Herzog: If I Were PM, I Would Have Rejected Invitation To Give Speech


biden-herzogZionist Camp leader Isaac Herzog met with Vice President Joe Biden and US Secretary of State John Kerry today on the sidelines of an international security conference.

Herzog addressed political tensions between Israel and the US over Prime Minister Netanyahu’s scheduled address to the US Congress, saying that if he were prime minister, he would not have accepted an invitation from Republicans that undermines the White House and politicizes support of Israel.

“I will not attack my Prime Minister when I am abroad,” Herzog said at the beginning of his speech at the Munich
Security Conference, but when asked if he thought it was a good idea to accept such an invitation by one US political party unbeknownst to the other, Herzog said “no”.

“I wouldn’t do this if I were prime minister. This is a big issue in Israel and I think the relation with the US is strategic and not political – it should stay that way. I think it’s a strategic mistake,” Herzog said, echoing claims he made earlier, in which he urged Netanyahu to cancel the visit.

On Friday, Biden’s office said he will miss Netanyahu’s address to Congress on March 3. His office explained that he will be traveling abroad, and did not specify exactly where.

Herzog used the opportunity to lay out his security and diplomatic agenda for Israel. According to the prime minister hopeful, there are two major threats facing Israel and the region: Extremist terrorism and Iran, which he dubbed an “extremist regime” bent on Israel’s destruction.

“Israel will never tolerate a nuclear armed Iran,” Herzog said, but stressed that diplomacy was key to addressing the issues. Leveling an indirect critique of Netanyahu, Herzog insinuated that Netanyahu’s US speech actually posed a threat to Israel’s bid to stop Iran.

“The definition of true national security requires more than guns – as essential as they are – it also requires a strong economy, a strong society and strong alliances, like the strategic alliances Israel has with the US,” he said in a thinly veiled jab at Netanyahu.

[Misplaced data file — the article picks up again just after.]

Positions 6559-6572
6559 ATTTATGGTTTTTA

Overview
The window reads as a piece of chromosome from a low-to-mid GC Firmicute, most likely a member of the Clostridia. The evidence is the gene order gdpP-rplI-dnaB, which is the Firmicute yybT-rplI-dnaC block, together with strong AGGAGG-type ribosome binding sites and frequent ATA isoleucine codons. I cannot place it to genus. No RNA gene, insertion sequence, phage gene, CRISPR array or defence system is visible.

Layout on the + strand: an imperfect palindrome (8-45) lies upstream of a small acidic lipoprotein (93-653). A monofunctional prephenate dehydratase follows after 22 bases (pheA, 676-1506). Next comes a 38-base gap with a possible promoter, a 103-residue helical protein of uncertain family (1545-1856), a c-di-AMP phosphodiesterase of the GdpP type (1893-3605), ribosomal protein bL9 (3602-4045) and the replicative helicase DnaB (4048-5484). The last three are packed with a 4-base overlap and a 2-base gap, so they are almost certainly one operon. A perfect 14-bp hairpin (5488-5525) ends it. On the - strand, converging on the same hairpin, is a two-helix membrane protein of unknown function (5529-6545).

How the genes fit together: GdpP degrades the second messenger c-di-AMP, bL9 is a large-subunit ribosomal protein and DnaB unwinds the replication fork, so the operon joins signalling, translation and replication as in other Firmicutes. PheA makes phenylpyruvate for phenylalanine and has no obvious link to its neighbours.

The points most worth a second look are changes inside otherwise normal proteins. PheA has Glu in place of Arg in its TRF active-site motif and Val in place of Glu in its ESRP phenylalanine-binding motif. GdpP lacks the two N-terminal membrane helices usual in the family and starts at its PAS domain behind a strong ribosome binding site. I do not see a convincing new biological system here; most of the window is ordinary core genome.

“Our destiny and duty is to protect the Jewish people alone – if am committed to this duty. Yet we Israelis know that a nation is stronger when it stands with allies and has political, economic, diplomatic and moral strength.

“That is when a nation is so strong that it does not have to use the power that comes from the barrels of a gun,” Herzog said during his speech.

Herzog insisted that such alliances were prerequisite to addressing all forms of extremist terror: From Hamas’s terror tunnels and rockets at Israel, to the Islamic State terror group and Iran’s funding of terror activities.

Herzog said that the threat of terror actually united Israel and Arab states, and that the threat they posed could serve as the basis for a regional allegiance.

“In the Mideast extremist terrorism is a threat faced not just by Israel but by a large number of Arab nations.

“We Israelis might have issues with many of these Arab states but I identify a clear convergence of interest – this is the basis for a regional alliance which can create a broader sense of security for Israel and the region.”

When asked about the Palestinian issue, Herzog said Israeli-Palestinian relations were at an all time low: “We are in one of the worst stages with the Palestinians, they have chosen the path of unilateralism instead of negotiations.

“They and Israelis are frustrated and I will restart the process – first with confidence building efforts and then with regional efforts… I cannot promise success, but I can promise a major effort to project hope and a better future for people in Palestine and Israel. ”





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